American Progress Senior Fellow, Jonathan D. Moreno, co-authored the National Academy guidelines released Tuesday, April 26, aimed at all U.S. researchers who perform experiments with human embryonic stem cells.

In 1998, James Thomson and co-workers became the first scientists to derive and successfully culture human embryonic stem cells (hES cells) from a human blastocyst, an early human embryo of approximately 200 cells, donated by a couple who had completed infertility treatments. Although ES cells had been derived from mouse blastocysts since 1981, this achievement with human cells was significant because of its implications for improved health. The dual capacity of hES cells for self-renewal and for differentiation into repair cells offers great potential for understanding disease development and progression, for regenerative medicine, and for targeted drug development.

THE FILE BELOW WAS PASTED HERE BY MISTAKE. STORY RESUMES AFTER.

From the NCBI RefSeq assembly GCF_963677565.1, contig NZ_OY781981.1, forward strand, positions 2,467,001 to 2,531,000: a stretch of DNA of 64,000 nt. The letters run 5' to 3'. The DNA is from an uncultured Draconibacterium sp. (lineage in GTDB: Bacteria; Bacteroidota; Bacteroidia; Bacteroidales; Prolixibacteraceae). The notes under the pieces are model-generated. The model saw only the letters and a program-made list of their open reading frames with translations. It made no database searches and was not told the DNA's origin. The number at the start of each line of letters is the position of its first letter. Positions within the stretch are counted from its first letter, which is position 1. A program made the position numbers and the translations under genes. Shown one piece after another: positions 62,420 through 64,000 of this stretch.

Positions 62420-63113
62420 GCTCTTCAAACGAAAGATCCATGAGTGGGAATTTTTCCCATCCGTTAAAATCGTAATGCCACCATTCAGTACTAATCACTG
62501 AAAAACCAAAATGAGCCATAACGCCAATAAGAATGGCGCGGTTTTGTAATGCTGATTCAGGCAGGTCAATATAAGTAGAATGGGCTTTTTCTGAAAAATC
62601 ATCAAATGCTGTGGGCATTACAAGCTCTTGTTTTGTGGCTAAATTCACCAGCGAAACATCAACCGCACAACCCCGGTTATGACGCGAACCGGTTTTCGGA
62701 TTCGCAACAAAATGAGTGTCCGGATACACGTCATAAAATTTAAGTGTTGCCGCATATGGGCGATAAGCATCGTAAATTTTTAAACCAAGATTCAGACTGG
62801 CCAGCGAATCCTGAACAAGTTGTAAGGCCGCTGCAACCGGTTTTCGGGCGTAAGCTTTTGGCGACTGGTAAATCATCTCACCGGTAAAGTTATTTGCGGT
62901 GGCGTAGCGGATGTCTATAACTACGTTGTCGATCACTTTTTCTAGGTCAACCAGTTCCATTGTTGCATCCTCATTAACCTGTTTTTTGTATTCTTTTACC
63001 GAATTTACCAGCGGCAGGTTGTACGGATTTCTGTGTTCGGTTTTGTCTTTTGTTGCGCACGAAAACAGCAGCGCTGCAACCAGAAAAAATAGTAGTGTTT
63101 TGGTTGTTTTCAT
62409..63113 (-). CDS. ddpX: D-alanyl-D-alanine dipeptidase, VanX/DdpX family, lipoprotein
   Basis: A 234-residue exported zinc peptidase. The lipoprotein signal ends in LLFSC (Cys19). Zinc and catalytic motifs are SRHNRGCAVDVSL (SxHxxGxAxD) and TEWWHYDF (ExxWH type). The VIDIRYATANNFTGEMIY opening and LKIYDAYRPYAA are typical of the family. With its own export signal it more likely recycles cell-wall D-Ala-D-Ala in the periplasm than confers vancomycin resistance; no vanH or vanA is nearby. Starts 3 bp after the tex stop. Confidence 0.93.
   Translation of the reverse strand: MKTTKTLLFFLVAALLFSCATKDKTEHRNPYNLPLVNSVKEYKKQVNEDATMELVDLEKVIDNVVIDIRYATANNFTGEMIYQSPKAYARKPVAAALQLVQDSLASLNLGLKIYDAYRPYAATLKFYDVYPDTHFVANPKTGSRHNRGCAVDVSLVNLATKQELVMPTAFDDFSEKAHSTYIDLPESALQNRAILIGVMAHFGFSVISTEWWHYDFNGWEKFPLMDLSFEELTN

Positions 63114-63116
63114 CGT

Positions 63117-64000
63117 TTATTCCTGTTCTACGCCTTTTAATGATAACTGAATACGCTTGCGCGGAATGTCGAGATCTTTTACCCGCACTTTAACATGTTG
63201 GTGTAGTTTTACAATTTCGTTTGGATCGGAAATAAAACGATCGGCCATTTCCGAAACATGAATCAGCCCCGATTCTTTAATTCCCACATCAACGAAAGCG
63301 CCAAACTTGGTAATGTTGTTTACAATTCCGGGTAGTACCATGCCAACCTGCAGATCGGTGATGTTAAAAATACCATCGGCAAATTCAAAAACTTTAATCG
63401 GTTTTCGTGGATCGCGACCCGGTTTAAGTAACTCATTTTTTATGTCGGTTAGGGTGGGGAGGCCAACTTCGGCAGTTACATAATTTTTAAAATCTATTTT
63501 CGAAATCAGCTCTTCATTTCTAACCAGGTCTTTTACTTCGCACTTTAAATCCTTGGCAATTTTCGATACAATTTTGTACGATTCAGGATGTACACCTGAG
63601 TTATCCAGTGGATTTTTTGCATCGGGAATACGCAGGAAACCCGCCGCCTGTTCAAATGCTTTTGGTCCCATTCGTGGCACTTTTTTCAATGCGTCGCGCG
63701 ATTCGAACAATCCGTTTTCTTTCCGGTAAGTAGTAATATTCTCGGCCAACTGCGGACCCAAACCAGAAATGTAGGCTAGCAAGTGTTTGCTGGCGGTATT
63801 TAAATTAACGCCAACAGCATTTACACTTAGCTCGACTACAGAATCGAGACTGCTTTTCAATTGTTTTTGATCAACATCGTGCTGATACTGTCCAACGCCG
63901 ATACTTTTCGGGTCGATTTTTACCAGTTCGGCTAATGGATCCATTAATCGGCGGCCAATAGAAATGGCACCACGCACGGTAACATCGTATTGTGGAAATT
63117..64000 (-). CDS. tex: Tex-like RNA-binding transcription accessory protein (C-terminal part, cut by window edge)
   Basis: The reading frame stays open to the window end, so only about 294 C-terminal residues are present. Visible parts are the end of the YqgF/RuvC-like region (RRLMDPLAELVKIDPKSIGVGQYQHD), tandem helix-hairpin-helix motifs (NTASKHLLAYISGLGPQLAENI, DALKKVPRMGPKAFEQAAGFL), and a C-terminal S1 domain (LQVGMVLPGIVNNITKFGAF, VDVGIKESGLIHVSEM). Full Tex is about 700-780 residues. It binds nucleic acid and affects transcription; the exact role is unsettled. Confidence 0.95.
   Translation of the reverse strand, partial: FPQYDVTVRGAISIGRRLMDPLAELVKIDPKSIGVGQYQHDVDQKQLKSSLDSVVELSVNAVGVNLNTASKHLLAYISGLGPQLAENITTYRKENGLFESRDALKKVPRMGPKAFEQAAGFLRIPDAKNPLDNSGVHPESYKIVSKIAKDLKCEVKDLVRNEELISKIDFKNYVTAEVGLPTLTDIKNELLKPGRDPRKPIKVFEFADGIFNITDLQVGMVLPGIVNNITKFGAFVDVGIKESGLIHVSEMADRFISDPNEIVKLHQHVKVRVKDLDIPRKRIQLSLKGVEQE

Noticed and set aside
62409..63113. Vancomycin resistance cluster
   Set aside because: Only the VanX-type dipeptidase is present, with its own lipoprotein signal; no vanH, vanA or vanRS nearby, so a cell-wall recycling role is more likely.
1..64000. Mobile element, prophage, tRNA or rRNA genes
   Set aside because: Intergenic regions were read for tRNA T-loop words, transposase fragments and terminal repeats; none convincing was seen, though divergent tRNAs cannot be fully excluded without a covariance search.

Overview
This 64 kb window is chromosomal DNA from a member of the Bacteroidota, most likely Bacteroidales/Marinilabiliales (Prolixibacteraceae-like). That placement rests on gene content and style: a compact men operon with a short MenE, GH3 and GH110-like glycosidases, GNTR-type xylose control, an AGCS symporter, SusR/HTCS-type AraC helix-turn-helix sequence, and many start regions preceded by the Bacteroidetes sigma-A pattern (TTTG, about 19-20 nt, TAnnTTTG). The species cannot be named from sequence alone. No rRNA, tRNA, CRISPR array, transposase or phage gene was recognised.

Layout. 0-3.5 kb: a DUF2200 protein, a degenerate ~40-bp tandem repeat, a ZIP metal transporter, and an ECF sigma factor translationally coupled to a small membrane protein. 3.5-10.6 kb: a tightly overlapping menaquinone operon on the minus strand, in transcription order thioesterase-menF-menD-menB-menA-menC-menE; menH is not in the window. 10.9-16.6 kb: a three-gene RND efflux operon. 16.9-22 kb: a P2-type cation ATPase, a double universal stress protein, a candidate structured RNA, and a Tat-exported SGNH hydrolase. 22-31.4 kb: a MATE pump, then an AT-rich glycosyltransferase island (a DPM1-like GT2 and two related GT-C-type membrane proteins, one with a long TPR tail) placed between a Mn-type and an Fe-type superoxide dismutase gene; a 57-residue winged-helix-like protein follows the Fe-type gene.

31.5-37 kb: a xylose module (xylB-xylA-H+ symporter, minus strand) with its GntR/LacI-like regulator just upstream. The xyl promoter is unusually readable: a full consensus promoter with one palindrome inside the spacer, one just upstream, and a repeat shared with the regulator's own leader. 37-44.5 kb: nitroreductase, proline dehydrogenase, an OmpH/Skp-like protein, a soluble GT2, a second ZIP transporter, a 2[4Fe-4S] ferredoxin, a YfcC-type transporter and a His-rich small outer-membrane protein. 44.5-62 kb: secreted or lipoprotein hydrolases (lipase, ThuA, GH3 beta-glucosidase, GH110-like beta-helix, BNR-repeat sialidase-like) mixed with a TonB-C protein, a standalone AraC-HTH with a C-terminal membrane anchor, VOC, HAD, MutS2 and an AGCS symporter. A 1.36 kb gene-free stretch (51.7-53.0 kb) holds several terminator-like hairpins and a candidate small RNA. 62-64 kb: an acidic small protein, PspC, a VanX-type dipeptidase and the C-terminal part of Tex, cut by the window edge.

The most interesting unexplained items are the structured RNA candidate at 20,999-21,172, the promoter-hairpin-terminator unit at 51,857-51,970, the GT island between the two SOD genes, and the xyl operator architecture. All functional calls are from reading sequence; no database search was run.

In addition to that research accomplishment, the cloning of Dolly the sheep in 1997 using a technique called somatic cell nuclear transfer (SCNT) or, more simply, nuclear transfer (NT) provided a means of generating ES cells with defined genetic makeup. hES cell preparations could potentially be produced by using NT to replace the nucleus of a human oocyte, trigger development, and then isolate hES cells at the blastocyst stage. The advantage of using NT to derive hES cells is that the nuclear genomes of the resulting hES cells would be identical with those of the donors of the somatic cells. One obvious benefit is that this would avoid the problem of rejection if cells generated from the hES cells were to be transplanted into the donor. A more immediate benefit would be facilitation of a wide array of experiments to explore the underpinnings of genetic disease and possible forms of amelioration and cure. Some such experiments will not be possible using hES cells derived from blastocysts generated by in vitro fertilization (IVF), in which the nuclear genomes are not defined. Although the promise of using NT for such research is as yet unrealized, most researchers believe that it will be a critical source of both important knowledge and clinical resources. Use of NT for biomedical research, as distinct from its use to create a human being, has been considered by several advisory groups to be ethically acceptable provided that such research is conducted according to established safeguards against misuse and has undergone proper prior review. However, there is nearly universal agreement that use of NT to attempt to produce a child should not be allowed at present. The medical risks are unacceptable, and many people have additional objections to using this procedure for attempts at human procreation.